It wasn't. Even getting close to those figures required tedious hypermiling techniques, like feathering the throttle to eke out the fuel, avoiding any braking so as not to lose momentum and constantly changing gear to maximise the engine output. One hypermiling trick is to give the accelerator a blip, take your foot off and glide. This pulse-and-glide technique can save a lot of fuel, but your speed might dwindle to walking pace as you crest a hill. It is a horrible way to drive and will send anyone following you bananas.
Even doing all these things I could hold the fuel consumption above 100mpg for only a short spell. But at least it was possible. After several complete laps the best average consumption was a tad under 80mpg. Driving normally in town and country the car returned an average of 58mpg. Compared with many cars that is very good, but it is well short of what the book says.
As a town car, the Polo BlueMotion would be an economical runabout (it qualifies in Britain for zero road tax because of its low CO2 output). But not for me. I had to rev hard to drive off from junctions at a speed I felt comfortable with, especially in traffic. A regular Polo is nicer to drive, and with a petrol engine instead of a diesel is several thousand pounds cheaper.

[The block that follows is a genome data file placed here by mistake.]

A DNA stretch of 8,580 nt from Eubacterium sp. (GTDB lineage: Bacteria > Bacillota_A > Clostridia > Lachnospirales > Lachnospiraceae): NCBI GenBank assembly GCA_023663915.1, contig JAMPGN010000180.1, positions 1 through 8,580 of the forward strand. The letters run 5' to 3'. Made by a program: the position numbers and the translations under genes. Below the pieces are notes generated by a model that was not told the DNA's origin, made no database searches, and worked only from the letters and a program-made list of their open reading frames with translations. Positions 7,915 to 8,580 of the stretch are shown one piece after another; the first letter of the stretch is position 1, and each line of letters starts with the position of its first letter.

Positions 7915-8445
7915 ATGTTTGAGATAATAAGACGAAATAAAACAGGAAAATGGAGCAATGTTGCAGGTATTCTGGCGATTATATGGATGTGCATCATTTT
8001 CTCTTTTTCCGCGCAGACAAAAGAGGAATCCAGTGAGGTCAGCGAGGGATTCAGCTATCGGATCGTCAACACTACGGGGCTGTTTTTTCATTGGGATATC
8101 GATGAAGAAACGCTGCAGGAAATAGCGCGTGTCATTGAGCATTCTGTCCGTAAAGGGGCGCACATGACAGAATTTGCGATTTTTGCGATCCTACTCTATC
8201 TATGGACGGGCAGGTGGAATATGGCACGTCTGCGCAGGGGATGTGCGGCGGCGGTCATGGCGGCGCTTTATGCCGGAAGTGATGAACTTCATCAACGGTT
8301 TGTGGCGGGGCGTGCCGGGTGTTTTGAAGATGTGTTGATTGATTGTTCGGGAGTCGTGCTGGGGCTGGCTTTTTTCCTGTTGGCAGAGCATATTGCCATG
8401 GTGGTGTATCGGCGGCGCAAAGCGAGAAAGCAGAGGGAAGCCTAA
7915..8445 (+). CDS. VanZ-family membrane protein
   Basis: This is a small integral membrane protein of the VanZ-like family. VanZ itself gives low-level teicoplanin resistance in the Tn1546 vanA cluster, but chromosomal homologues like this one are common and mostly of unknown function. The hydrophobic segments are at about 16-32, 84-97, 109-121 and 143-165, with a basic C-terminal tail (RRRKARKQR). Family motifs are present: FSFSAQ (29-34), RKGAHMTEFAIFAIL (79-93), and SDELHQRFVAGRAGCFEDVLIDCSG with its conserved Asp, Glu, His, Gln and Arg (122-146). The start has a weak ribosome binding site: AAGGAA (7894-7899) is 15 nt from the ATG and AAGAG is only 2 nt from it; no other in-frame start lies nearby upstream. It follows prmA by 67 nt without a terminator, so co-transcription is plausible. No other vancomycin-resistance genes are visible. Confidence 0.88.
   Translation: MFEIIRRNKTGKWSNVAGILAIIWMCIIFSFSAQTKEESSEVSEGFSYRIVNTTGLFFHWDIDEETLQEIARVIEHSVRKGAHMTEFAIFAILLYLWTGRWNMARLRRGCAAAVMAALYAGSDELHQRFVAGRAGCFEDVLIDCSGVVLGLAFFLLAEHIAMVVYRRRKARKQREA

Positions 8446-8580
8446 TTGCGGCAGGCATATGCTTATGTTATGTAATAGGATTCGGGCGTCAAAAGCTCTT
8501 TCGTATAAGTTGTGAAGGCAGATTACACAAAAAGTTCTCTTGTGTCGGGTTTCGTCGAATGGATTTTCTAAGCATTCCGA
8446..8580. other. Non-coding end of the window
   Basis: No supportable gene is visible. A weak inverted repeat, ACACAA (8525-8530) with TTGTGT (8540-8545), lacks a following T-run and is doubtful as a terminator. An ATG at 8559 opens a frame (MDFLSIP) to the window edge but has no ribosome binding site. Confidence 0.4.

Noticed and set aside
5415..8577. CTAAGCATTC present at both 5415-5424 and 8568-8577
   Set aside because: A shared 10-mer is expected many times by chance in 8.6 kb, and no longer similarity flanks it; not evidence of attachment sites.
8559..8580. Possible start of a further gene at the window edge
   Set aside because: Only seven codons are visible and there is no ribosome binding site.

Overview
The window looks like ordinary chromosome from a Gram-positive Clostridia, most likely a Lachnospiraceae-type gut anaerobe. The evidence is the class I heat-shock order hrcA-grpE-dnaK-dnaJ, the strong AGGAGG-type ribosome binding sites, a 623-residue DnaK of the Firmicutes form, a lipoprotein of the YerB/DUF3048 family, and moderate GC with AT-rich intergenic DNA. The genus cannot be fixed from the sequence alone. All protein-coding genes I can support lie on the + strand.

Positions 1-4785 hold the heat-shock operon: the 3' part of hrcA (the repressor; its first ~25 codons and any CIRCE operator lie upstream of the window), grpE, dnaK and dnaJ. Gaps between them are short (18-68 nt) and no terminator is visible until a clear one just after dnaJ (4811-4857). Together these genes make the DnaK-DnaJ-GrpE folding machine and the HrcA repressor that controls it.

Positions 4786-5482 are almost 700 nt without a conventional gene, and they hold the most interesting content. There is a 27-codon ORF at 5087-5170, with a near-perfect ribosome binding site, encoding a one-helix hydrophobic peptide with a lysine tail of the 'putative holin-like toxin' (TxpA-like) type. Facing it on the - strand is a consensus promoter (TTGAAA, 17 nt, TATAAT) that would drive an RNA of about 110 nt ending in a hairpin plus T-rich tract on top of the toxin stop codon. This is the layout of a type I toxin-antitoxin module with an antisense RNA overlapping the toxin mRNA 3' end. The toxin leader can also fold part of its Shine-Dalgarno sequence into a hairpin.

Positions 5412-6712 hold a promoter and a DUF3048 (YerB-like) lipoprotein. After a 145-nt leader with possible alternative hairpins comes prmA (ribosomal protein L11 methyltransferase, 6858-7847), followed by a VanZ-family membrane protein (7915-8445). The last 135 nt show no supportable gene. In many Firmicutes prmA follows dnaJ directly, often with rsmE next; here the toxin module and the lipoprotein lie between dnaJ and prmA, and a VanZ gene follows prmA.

Diesel engines are more economical and so emit less carbon dioxide than petrol engines, but they might not be the best choice for frugal motoring—even though about half the cars sold in Britain are now diesels. Diesel has become more expensive than petrol, and diesel-engined cars are more costly to buy and repair than petrol cars. That may mean having to travel more than 15,000 miles a year in a diesel to be any better off during a typical three years of ownership. Moreover, new emission regulations mean modern diesels are not suitable for making lots of short journeys, because their exhaust filters need plenty of long trips to prevent them from clogging up.